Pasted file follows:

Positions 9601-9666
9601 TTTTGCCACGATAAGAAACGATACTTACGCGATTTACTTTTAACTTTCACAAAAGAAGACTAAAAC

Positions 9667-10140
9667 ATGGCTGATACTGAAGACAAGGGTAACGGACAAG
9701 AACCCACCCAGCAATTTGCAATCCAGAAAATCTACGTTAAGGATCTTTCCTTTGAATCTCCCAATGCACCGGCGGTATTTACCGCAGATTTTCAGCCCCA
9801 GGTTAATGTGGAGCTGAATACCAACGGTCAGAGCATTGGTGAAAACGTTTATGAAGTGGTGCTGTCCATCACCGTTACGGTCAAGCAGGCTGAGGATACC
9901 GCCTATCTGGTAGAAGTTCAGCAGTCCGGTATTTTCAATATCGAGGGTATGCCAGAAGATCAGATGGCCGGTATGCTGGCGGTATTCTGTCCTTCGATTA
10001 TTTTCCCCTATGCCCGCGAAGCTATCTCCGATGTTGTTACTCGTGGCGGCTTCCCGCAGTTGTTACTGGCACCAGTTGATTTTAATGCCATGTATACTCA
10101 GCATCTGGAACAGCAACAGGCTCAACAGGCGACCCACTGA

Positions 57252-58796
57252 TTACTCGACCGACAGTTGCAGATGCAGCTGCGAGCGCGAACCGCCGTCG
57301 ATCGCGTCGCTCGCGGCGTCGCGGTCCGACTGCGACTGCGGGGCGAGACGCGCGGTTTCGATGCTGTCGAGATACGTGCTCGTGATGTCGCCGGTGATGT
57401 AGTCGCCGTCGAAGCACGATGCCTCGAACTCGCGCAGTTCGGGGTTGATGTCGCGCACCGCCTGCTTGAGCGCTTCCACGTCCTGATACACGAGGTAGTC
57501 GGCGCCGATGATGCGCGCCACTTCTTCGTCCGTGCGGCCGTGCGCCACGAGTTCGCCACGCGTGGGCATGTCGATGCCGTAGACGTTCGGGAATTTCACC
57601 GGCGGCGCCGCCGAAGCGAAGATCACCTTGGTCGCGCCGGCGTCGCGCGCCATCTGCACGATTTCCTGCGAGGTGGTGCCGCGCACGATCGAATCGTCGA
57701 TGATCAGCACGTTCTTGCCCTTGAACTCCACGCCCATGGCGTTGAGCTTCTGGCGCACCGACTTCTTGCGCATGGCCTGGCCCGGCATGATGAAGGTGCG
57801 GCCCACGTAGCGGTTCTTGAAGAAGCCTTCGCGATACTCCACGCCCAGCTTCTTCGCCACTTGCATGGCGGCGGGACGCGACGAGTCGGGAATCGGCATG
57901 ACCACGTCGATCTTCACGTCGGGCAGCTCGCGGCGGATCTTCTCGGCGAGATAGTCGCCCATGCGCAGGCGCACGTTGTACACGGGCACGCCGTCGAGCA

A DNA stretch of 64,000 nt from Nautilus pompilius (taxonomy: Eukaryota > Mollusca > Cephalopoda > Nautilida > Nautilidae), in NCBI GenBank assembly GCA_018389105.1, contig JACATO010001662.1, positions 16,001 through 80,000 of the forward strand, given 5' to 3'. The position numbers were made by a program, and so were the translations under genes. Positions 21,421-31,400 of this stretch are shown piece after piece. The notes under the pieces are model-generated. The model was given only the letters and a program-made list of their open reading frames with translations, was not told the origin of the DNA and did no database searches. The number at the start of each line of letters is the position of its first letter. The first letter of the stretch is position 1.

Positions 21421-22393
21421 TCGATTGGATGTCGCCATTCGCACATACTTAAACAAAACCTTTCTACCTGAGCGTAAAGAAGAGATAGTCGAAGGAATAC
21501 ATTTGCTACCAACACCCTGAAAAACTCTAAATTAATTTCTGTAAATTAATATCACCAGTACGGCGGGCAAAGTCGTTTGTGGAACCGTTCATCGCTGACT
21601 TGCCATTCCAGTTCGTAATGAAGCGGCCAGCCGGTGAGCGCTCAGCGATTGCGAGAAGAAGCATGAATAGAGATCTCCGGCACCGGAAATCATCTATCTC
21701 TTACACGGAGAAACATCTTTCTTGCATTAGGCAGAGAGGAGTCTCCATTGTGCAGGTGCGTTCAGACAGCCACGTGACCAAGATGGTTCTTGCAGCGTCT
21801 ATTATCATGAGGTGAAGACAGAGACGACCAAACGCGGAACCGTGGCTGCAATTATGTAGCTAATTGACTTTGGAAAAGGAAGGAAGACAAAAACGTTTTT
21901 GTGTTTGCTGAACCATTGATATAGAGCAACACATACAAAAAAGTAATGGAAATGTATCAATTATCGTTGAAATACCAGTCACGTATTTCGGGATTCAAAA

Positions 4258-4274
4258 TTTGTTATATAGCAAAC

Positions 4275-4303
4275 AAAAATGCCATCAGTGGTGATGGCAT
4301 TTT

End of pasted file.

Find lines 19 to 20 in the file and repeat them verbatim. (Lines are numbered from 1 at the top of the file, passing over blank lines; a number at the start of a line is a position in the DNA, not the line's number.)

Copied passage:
A DNA stretch of 64,000 nt from Nautilus pompilius (taxonomy: Eukaryota > Mollusca > Cephalopoda > Nautilida > Nautilidae), in NCBI GenBank assembly GCA_018389105.1, contig JACATO010001662.1, positions 16,001 through 80,000 of the forward strand, given 5' to 3'. The position numbers were made by a program, and so were the translations under genes. Positions 21,421-31,400 of this stretch are shown piece after piece. The notes under the pieces are model-generated. The model was given only the letters and a program-made list of their open reading frames with translations, was not told the origin of the DNA and did no database searches. The number at the start of each line of letters is the position of its first letter. The first letter of the stretch is position 1.

Positions 21421-22393